Often, we can find ease or contentment simply by letting go of expectations – what we think “should” be – and simply acknowledging what IS. We can feel the pose and use the breath as a guide to that sweet spot of harmony within.
As you step off your mat and into your life, can you find this same balance of effort and ease? For example, even while performing a task such as preparing dinner, I find a sense of ease by putting on my favorite music and reflecting on the day with gratitude.
More about our guest blogger:
Eva is the Owner/Founder of Nourish Yoga & Wellness. Her mission is to inspire adults to live more energetically and vibrantly by helping them incorporate simple changes in their lifestyle, especially in learning how to move and breathe to connect to their body through yoga. She believes strongly in making yoga available for EVERY BODY and specializes in working with beginners and older adults. To learn more click here: https://www.nourishyogawellness.com/
Ever wonder why a certain smell can bring up memories and even elicit a physical response? Our sense of smell effects the limbic system in the brain — it has powerful healing capacities!
Our limbic system is a combination of higher mental functions and our emotions. It is directly linked to parts of the brain that control heart rate, blood pressure, breathing, memory, stress levels and hormone balance. It’s because of this, that the smell of essential oils can produce profound positive effects. Essential oils can help support overall wellness. They consist of over 100 different natural organic compounds that supply support for every system in the body. When inhaled, the aromatic molecules of an essential oil interact with sensors in our nasal cavity, lungs, and pores. Once engaged, the sensors emit strong emotional signals starting from the limbic system, then the hippocampus, and spread throughout the rest of the body to places like the heart and the digestive tract.
Some essential oil examples are:
Citrus oils: orange, lemon, lime or grapefruit. Known for uplifting aromatic qualities.
Floral oils: geranium and rose. Known for an aromatic quality that encourages peaceful feelings. Does all this make scents?
Read more about Beverly McGivney (YL # 1149206) here:
Facebook: www.facebook.com/thebodhiseed1121; Instagram: @thebodhiseed1121 Beverly, the creator of the Bodhi Seed, has a passion for whole person wellness. During her personal exploration of whole person wellness body, mind and spirit, Beverly was inspired to create The Bodhi Seed. The Bodhi Seed is a platform to educate and advocate on wellness using nature’s energy while inspiring purpose and abundance! She believes in creating non-toxic living mentally, spiritually, emotionally and physically!
There has never been a better time to close your eyes or soften your gaze. To look and to feel deeply within yourself at the center of consciousness and your being. Where a divine light exists and every answer to every question about your truest self lives. ~LLS
Virtual Gentle Yoga for Computer Users – Saturday, May 30th 9:00-10:30. Looking to counter the effects of heavy computer/device use? Are your shoulders, neck, upper back bothering you and maybe even your wrists or eyes? Look no further, this Gentle Yoga class is for you! Cost $10. Registration is open. Join from anywhere in the comfort of your own home.
The Basics of Meditation – Saturday, June 27th 9:00-11:00. There has never been a better time to begin a meditation practice. Have your heard about the many benefits of meditation for your health and for anxiety? Come learn the background, benefits, and practical techniques in order to get started right away. Cost $25. Registration is open. Join from anywhere in the comfort of your own home.
Weekly Programs (open registration): Virtual Gentle Yoga and Meditation – Friday Mornings at 9:00. New session beginning 6/12 (five classes: 6/12, 6/19, 6/26, 7/3, and 7/10). Registration is open. Cost $40. Classes left in the current sesson are: 5/29, and 6/5. There will be subsequent sessions, so please reach out if you’re interested. Join from anywhere in the comfort of your own home.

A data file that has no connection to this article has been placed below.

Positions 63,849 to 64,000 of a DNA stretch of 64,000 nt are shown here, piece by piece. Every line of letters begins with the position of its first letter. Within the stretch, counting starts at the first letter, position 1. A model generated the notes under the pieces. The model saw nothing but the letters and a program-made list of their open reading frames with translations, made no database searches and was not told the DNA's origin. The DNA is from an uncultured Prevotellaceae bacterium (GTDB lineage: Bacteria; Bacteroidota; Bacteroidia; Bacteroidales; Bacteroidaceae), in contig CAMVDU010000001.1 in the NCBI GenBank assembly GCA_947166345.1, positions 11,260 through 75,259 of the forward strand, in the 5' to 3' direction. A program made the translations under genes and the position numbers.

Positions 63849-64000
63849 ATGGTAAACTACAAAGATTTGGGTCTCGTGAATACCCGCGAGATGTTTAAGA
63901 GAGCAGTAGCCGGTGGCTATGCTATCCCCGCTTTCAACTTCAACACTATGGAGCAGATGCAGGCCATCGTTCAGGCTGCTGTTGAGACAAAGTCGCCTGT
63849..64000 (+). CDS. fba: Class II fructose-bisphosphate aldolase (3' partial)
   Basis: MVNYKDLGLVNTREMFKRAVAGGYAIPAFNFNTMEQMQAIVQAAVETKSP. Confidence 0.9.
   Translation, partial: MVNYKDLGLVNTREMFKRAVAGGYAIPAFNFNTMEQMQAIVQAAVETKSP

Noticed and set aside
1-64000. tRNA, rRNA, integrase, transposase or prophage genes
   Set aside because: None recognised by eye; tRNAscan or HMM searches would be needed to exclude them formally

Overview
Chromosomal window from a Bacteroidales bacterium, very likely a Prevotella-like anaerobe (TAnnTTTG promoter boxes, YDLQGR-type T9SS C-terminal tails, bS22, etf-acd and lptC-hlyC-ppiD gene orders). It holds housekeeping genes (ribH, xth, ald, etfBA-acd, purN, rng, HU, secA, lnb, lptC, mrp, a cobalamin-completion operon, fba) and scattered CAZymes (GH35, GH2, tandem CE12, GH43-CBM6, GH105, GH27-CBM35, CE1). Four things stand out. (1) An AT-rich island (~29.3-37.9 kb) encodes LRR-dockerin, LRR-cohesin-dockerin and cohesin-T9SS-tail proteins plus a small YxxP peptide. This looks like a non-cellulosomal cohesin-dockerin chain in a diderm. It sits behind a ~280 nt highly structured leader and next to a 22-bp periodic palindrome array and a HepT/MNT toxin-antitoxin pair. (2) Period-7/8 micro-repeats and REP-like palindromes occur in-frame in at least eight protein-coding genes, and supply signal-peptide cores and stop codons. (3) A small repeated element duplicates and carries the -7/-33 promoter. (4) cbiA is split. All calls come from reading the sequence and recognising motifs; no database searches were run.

Virtual Mindful Chair Yoga and Meditation – Tuesday mornings at 10:00 a.m. beginning 5/19 (includes 5/19, 5/26, 6/2, 6/9, and 6/16) Cost: $40.There will be subsequent sessions so please reach out if you’re interested. Anyone who lives anywhere can join from the comfort of home and even in PJs!
For a limited time, I am offering a free virtual Yoga Nidra and Meditation experience. Gather your props in advance: mat, cushion, blanket/s, pillow/s. Meet me in cyberspace!
~Virtual Yoga Nidra (Deep, Profound Relaxation) and Meditation – Tuesday evenings 7:30-8:15 p.m. This can be practiced reclining or seated. Yoga nidra takes the student on a journey within connecting the mind/body through a series of steps to a quieter place for meditation. Ongoing until further notice.Register for Yoga Nidra/Meditation with this link: https://us02web.zoom.us/meeting/register/v5Akde-ppzsid3XXbWe7mZw1DtClCDlp8Q
It’s the time of the year for stuffiness, allergies, and blocked sinuses. There are many great methods to cleanse the nasal passages – saline sprays and gadgets galore! My favorite is very simple. It is one that a dear friend introduced me to years ago that I never thought I could use – a plastic netipot. Now, please do your research about the use of netipots. Learn how to use them properly. Learn how to clean them and what type of water to use. The best way to describe the feeling after using one is this: Image stepping outside on a snowy winter’s day and inhaling deeply (sorry, if you’re in a warm climate!).
Another practice I’ve come to love is the use of organic oil in my sinuses. Ayurveda (yoga’s sister science) recommends using nasya oil, or putting oil drops in your nose. Here are some of the many benefits:
It’s balancing and calming.
It soothes and moisturizes dry sinuses.
It is said to improve the quality of your voice, strengthen your vision and prompt clarity. It helps to release tension in the head and mitigate the build up of stress.
Nasya promotes clear breathing and supports the flow of prana (life force).
You can find netipots and nasya in stores and online. It’s something worth experimenting with. Who nose?
Please note: As with any new practice or substance used in your body, please check with your medical professional to ensure there are no contraindications or issues with use.